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Confessions Of A Dog Trainer

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It’s fair to say I’m addicted to dog training.  But that doesn’t mean I always get it right with my own dog!  Like you, I’ve made mistakes.  So, I’m sharing some of my errors in the hope it might help you avoid them!

Rushing

When I got my rescue pup, Gerry I was sooooo excited to teach him ‘everything’ that I barely let the poor creature rest.  My intentions were good but I forgot that we will (hopefully) have a lifetime together.  I didn’t have to rush to teach him everything in his first 12 months on the planet.  If I could rewind I’d have devoted more time to simply ‘being’ with him; and less time rushing around ‘doing’ things with him.  In particular, I’d have included more pauses on our walks, time to really take in the sights, sounds and smells; to watch the world go by, together. We’re learning to do that now though: Here he is on Belas Knapp watching ‘life’.

1st Year Off-Lead…

A Trainer once said to me “First year ON-lead, 12 years off lead; but first year OFF-lead, 12 years on lead”.  Her point?  Puppyhood lasts a short time but the habits learned in that first year can last a lifetime.  I wish I’d done more calm, ON-lead games instead of high energy, off-lead ones. More time spent loose-lead walking in different types of environments like hills, forests, country parks – instead of just pavements. I wish also that I’d devoted more time to building connection with him amid the distractions of wildlife/prey, to manage his hunting instincts better. 

Here’s a wonderful video of Dog Trainer Anita Hope’s two Vizsla enjoying their pheasant-rich, forest walk safely, off-lead; thanks to all the ON-lead training around prey that she has put in – aren’t Sage & Meadow a credit to her?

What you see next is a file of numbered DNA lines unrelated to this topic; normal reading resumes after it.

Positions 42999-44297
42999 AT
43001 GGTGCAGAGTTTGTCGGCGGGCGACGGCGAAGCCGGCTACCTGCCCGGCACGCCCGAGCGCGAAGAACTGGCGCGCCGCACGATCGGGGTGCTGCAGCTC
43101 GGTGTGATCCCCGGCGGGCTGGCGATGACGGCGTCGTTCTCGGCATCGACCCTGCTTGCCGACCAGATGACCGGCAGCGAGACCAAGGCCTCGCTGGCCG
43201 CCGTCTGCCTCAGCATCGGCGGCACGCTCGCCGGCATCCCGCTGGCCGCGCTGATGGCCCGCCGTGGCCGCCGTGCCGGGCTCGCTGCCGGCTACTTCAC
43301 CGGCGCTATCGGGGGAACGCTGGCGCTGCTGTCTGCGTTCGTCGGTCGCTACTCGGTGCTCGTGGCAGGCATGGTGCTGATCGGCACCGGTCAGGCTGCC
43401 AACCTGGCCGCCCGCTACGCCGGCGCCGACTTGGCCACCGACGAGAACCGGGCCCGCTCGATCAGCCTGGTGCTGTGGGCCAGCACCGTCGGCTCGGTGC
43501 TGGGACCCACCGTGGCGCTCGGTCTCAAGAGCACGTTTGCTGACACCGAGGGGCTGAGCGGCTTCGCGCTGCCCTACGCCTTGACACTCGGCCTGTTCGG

House Guests

I’m an introvert at heart.  I like quiet. I need lots of time in nature, on my own (with my dog!)  It’s my kinda ‘therapy’.  However, this meant that when Gerry was a pup we had few guests over to the house.  Furthermore most of my pals are female so Gerry’s limited ‘Guest-Training’ had a strong female bias. The impact?  Gerry can sometimes be unsure about new people coming to the house, particularly men. We manage it, of course and we will continue working on it.  But I really feel for all the new puppy/dog owners whose socialisation training has been hampered by covid lockdown. However, with the end of lockdown in sight, social skills dog training can begin again in earnest – hurrah! Contact Joyful Dogs and we’ll help you put an effective Socialisation Training Plan in place.

Testicles!

At around 10months our rescue pup, Gerry was well and truly a teenager.  His mind was often elsewhere; he could be aggravated by seemingly small things, and other dogs started to growl/posture around him – testicle troubles?!  I was reluctant to castrate and thankfully a Trainer I knew suggested an alternative: “Suprelorin” – a chemical castration (injection).  It worked a charm.  Within 2 weeks Gerry seemed calmer and other dogs became less bothersome. My error was that I was persuaded to do castration surgery a year later. I deeply regret doing that to Gerry.  Cutting off a dog’s testicles can have a huge effect on their body and behaviour functions. “Testosterone and oestrogen play pivotal roles in the dog’s brain, muscle and bone development” https://dogsfirst.ie/health-issues/dog-neutering/ Castration can cause abnormalities with that development, as well as incontinence and joint issues.  Since castration, Gerry has suffered with ligament issues in his hind legs.  Maybe a conincidence but if I could rewind I’d have resisted surgery on his behalf and stuck with the Suprelorin injection till his teens were over. Testicles intact.

If you’d like to discuss neutering options for your pup, please do get in touch: joy@joyfuldogs.co.uk

Article written by Joy Knowles at Joyful Dogs.

If you’d like help with dog training or puppy training, please contact www.joyfuldogs.co.uk

Call 07717 894414 to find out how Joy can help you train your puppy